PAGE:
The excise duty on a pint of beer or cider, and a standard measure of spirits is being increased by 10c (including VAT); the duty on a 75cl bottle of wine is being increased by €1 (including VAT), with pro-rata increases on other products. These increases will take effect from midnight on 5 December 2012.

Tobacco Products Tax

Yield/Cost 2013 +€25m Yield/Cost Full Year +€25m

The excise duty on a packet of 20 cigarettes is being increased by 10 cents (including VAT) with a pro-rata increase on the other tobacco products, with effect from midnight on 5 December 2012. The excise duty on roll-your-own tobacco is also being increased by 50c per 25g pouch with effect from midnight on 5 December 2012.

Carbon Tax

Yield/Cost 2013 +€6m Yield/Cost Full Year +€22m

The carbon tax will be extended to solid fuels on a phased basis. A rate of €10 per tonne will be applied with effect from 1 May 2013 and at a rate of €20 per tonne from 1 May 2014.

Auto-diesel excise duty relief for licensed road hauliers

Yield/Cost 2013 -€35m Yield/Cost Full Year -€70m

A relief from excise duty on auto-diesel for licensed road hauliers will be introduced from 1 July 2013. Under State

Aid rules Ireland must inform the EU Commission.

Property tax and tax on savings

The worst change in 2012 was the introduction of a property tax in the 2013 Irish budget. The current Irish Taoiseach (Prime Minister) Enda Kenny famously declared in 1994 that "It is morally wrong, unjust and unfair to tax a person’s home." Nonetheless, in December 2012 he came to the conclusion that the residential Irish housing market was ripe to be used as a new source of government revenue.

Government coffers over?owed with revenue from stamp duty acquired from housing sales during the boom. Since 2008, a collapse in trade volume and an unprecedented average fall in house prices by approximately 60 percent in Dublin has occurred drying up this once rich well of government revenue. It is clear that to compensate for this loss the Irish government has come to the con-clusion that the value remaining in Irish housing must be tapped in a different manner, this time with a ?xed tax on the value of properties. The initial national central rate of the tax will be 0.18% of a property’s value up to €1 million, and in the case of properties valued over €1 million, 0.25% on the balance and hopes to raise initially only €250m.

Although the property tax has the economic effect of further depressing the already battered residential housing market and driving greater numbers of struggling mortgage holders deeper into negative equity, the Irish government appear undaunted. The unintended consequence of a property tax is that the resultant downward pressure placed on housing prices further impairs the balance sheets of Irish banks holding Irish mortgages. In turn, the taxpayer funded bailouts of these institutions must be enlarged, ironically requiring further tax increases.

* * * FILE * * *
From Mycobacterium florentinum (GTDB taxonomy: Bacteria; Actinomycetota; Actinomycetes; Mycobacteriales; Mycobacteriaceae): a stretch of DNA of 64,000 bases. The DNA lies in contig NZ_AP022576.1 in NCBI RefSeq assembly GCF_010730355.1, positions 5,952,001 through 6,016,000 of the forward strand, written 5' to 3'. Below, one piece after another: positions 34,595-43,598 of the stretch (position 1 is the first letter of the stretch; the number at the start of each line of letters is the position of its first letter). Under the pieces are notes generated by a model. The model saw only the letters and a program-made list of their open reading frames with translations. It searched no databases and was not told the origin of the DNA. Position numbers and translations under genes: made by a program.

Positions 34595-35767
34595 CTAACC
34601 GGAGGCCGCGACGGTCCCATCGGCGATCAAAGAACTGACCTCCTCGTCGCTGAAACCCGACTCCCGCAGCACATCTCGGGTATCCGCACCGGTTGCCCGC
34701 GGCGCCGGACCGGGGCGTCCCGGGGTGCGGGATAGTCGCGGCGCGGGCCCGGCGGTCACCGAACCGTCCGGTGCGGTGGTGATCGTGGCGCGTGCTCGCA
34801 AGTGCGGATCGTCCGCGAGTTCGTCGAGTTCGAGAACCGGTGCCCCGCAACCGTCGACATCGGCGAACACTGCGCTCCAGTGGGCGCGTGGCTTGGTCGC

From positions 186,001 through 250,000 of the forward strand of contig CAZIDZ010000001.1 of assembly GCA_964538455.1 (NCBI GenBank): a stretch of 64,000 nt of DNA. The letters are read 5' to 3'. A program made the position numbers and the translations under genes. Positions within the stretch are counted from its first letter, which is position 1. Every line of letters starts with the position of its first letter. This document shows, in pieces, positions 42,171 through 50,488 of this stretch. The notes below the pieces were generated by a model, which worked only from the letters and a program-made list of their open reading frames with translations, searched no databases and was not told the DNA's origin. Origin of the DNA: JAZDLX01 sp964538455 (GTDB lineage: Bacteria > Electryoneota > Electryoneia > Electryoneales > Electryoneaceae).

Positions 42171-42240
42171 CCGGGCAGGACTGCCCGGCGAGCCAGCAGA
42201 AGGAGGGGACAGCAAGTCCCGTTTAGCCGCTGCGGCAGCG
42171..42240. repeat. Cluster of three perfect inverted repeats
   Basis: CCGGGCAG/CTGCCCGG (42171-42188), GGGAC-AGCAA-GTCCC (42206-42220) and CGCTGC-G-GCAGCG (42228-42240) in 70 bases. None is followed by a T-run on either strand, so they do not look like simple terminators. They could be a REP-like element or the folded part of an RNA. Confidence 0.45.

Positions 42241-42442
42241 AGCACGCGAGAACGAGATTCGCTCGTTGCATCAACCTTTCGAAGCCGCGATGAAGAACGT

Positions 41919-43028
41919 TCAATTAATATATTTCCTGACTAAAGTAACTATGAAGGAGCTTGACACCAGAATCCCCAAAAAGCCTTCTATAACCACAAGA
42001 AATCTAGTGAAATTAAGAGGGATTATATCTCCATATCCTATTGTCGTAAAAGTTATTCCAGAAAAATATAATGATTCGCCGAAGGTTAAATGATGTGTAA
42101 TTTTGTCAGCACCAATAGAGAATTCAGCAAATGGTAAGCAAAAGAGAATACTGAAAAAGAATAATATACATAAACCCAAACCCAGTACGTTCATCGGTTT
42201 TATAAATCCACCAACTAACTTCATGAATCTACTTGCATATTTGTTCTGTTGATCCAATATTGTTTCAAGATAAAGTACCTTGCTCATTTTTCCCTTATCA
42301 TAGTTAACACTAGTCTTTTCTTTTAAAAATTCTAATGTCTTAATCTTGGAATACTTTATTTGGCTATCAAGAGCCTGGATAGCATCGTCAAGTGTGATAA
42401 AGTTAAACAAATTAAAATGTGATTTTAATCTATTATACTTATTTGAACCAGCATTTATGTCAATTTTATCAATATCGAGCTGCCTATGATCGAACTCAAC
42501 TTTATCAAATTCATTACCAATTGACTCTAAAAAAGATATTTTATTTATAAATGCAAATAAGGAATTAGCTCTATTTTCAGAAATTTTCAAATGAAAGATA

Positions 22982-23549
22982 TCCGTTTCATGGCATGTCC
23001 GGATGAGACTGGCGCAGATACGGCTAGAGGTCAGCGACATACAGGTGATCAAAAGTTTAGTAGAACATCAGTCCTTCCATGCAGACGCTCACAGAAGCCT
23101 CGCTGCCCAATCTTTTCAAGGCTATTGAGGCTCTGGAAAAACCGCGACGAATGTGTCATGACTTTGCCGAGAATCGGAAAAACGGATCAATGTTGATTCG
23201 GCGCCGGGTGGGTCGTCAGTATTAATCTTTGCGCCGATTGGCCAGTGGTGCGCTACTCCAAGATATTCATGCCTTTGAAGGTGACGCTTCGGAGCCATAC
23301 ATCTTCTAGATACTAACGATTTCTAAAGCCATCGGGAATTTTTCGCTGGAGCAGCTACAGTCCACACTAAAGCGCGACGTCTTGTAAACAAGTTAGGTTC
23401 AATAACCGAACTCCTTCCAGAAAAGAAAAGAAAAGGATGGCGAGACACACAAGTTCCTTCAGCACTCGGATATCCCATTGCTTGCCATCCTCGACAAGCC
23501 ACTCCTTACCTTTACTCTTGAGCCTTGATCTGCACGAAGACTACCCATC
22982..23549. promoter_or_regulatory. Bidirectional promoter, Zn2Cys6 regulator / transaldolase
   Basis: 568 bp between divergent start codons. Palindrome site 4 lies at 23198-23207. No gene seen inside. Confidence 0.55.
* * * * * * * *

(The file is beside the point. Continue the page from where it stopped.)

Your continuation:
There is no wealth tax in Ireland. However, interest earned on bank deposits and withdrawals from life insurance policies shall be taxed at a higher rate.

Deposit Interest Retention Tax and Exit Taxes on Life Assurance Policies and Investment Funds

Yield/Cost 2013 +€50m Yield/Cost Full Year +€64m

The rate of retention tax that applies to deposit interest, together with the rates of exit tax that apply to life assurance policies and investment funds, are being increased by 3 percentage points and will now be 33% for payments made annually or more frequently and 36% for payments made less frequently than annually. The increased rates will apply to payments, including deemed payments, made on or after 1 January 2013.

An Uncertain Future

Despite the impressive performance of the Irish economy in 2012, and the broadly positive projections of how the economy will perform in 2013, achieving the Department of Finance’s forecast of 1.5 percent real GDP growth in 2013 will be challenging. Given the weak growth in both the United Kingdom, which accounts for approximately 17 percent of Irish exports, and the European Union in general, which accounts for another 42 percent of Irish exports, it seems unlikely that export growth shall be capable of maintaining its recent momentum. If Ireland’s international trading partners do slip back into recession (as it appears France has already done) it is conceivable that the 2014 budget shall require renewed tax increases and expenditure cuts to ensure the Irish government reaches its Stability Programme targets by 2015.

Brian Gerard Canny
Adjunct Professor of Economics, Syracuse University, Madrid Campus

This is part of :

Taxation in Europe - Yearbook 2013
The yearly report on the evolution of European tax systems

A short presentation of IREF ’Yearbook on Taxation in Europe’ Series
Among the many ways to understand the climate of opinion and the culture of a country, looking at its fiscal system is one of the most rewarding. Sure, fiscal systems almost always rhyme with complexity; each system bearing the (...)